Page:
What causes type 1 diabetes? In this type of diabetes the body s immune system is one of the main causes. But what researchers do not know what triggers the immune system to start. Doctors know how type 1 diabetes occurs. The body s own immune system attacks and destroys beta cells in the pancreas responsible for the preparation of the hormone insulin. Without insulin the body cells are not capable of accepting and processing of glucose from the blood. The blood sugar rises, and if not properly monitored over time and ultimately to a life-threatening systemic damage throughout the body. But the doctors do not know why type 1 diabetes occurs. Nobody is yet sure what exactly prompted, auto-immune reaction that destroys the body s ability to produce insulin. The best guesses have a combination of genetic predisposition to diabetes, which is triggered by an unknown environmental factor centered. Causes Diabetes: Genetics Researchers have developed a strong association between type 1 diabetes and a person who pulled the genome. Some people seem born with a tendency to develop type 1 diabetes. However, the type-1 diabetes, a hereditary disease. Few people with a genetic predisposition for type 1 diabetes actually end up getting it. For example, if a firstdegree relative (parent, sibling or child) has, chances are your development of type 1 diabetes, only 10 percent. Even in identical twins, one twin has only a one-in-three has a chance with type 1 diabetes, when the other twin. Type 1 diabetes is a strong increase in some European countries and in the northeastern United States experienced. If type-1 diabetes only results from genetics, researchers say, such an increase in cases would take at least 400 years. Since genetic factors can not predict the development of diabetes must be other factors at work. Diabetic Environmental Triggers. Some researchers believe a virus may be 1 diabetes in genetically predisposed people the trigger for the disease type. In this scenario, the virus creates a viral protein that resembles the insulin-producing beta-cell protein. The immune system has misled by this similarity, the beta cells of the pancreas and the virus. Enteric viruses, so named because they are associated with human feces and may make the bowel, thereby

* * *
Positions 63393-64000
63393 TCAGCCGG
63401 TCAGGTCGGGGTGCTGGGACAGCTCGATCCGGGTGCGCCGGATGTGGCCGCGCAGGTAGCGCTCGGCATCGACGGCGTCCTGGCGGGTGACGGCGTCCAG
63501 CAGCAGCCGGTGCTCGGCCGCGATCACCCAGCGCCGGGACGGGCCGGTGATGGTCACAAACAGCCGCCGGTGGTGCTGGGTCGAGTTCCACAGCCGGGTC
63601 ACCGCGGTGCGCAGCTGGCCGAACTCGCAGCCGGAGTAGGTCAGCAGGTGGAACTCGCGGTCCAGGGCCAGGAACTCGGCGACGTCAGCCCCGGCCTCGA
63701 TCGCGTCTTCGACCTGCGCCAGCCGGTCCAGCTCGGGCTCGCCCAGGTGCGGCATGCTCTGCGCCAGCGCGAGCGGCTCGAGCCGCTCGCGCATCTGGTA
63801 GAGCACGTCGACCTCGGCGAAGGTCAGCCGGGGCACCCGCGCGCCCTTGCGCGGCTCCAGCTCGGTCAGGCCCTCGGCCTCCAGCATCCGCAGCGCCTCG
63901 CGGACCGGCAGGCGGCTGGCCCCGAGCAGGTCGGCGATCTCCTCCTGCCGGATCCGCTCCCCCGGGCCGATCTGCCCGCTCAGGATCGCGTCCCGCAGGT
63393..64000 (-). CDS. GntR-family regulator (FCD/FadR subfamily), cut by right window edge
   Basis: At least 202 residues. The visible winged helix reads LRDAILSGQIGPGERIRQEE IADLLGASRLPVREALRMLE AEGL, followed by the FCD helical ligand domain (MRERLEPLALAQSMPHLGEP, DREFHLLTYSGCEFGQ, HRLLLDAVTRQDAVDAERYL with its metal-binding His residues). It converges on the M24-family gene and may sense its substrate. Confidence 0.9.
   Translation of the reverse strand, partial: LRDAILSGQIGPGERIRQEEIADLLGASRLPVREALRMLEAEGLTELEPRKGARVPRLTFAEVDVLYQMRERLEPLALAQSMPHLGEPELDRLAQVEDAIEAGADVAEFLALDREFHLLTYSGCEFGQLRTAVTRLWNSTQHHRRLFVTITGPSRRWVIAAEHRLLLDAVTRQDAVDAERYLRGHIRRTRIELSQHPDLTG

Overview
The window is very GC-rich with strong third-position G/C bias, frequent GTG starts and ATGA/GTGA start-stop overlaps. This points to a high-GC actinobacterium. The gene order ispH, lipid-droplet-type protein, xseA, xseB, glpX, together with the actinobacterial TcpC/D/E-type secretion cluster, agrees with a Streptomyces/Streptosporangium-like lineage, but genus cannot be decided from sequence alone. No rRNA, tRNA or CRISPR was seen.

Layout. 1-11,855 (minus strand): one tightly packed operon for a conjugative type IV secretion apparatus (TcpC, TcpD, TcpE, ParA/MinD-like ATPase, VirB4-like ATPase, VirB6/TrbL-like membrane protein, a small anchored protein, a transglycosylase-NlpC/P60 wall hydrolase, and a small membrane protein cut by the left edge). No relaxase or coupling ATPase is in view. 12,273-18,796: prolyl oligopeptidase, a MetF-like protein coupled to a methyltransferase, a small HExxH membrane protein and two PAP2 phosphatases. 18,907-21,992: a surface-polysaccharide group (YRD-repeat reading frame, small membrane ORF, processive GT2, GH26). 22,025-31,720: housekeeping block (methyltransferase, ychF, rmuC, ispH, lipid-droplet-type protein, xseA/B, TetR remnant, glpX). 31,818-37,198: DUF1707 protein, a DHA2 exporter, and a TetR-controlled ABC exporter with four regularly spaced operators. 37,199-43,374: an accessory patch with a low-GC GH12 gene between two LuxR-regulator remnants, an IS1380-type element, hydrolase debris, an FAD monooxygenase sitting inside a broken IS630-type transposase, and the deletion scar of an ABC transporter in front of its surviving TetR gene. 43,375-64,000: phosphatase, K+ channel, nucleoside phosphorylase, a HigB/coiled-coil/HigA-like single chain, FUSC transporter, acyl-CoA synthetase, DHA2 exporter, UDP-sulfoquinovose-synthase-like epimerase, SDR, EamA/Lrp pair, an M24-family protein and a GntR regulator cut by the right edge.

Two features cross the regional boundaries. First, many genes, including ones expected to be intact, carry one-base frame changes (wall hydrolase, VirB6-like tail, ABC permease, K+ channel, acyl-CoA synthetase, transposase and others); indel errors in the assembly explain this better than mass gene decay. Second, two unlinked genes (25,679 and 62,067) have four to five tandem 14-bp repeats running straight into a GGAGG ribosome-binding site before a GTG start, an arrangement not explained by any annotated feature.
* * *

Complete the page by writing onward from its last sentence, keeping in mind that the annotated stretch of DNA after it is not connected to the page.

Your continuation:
vomiting or diarrhea attack, under particular scrutiny as a possible cause of type 1 diabetes. Other researchers believe that the trigger is actually a kind of poison in the environment. One theory is the study of toxic bacteria in the soil. According to this theory, the bacteria infect vegetables, which are then eaten by humans genetically predisposed to develop type 1 diabetes. The toxins attack the pancreatic beta-cells and produce an autoimmune reaction, which also targets the beta-cells. Diabetes: other autoimmune diseases Patients with type 1 diabetes, other autoimmune problems such as thyroid disease or celiac disease. Thyroid disease causes the body to produce energy more or less quickly, than they are to produce, while celiac disease causes the immune system to the mucosa of the small intestine when attacking a person eats gluten, a protein found in wheat and other grains is included. Scientists are exploring how the presence of other autoimmune diseases, the risk of a person with type 1 diabetes to increase. Obviously there are many more must begin before the medical community to be learned to understand the causes, and ultimately the way to prevent type 1 diabetes. Until then the best thing you can do to get an early diagnosis and follow the correct insulinreplacement treatment plan as a normal and satisfying to live a life as possible. Know the signs of type 1 diabetes Elevated blood sugar levels quickly to frequent urination and thirst for a great cause. Beta-cells in the pancreas are removed the body is only a means to the hormone insulin to produce insulin, the cells can take in and process blood sugar to produce energy. Type 1 diabetes occurs when the body s immune system attacks and destroys beta cells. Without an increase in insulin, glucose in the blood, eventually leading to great damage throughout the body. Itâ€™s very important for everyone, especially parents, to know and understand the symptoms of the onset of Type 1 diabetes. This is because type 1 diabetes is usually first diagnosed in children - only a small percentage of cases in adults. If the parents canâ€™t really use and interpretation of these symptoms, your child become very ill. Type 1 diabetes: early signs and symptoms Type 1 diabetes symptoms can be difficult to discern, because the disease often shows itself when children are looking much like a flu. It may take some time before symptoms begin.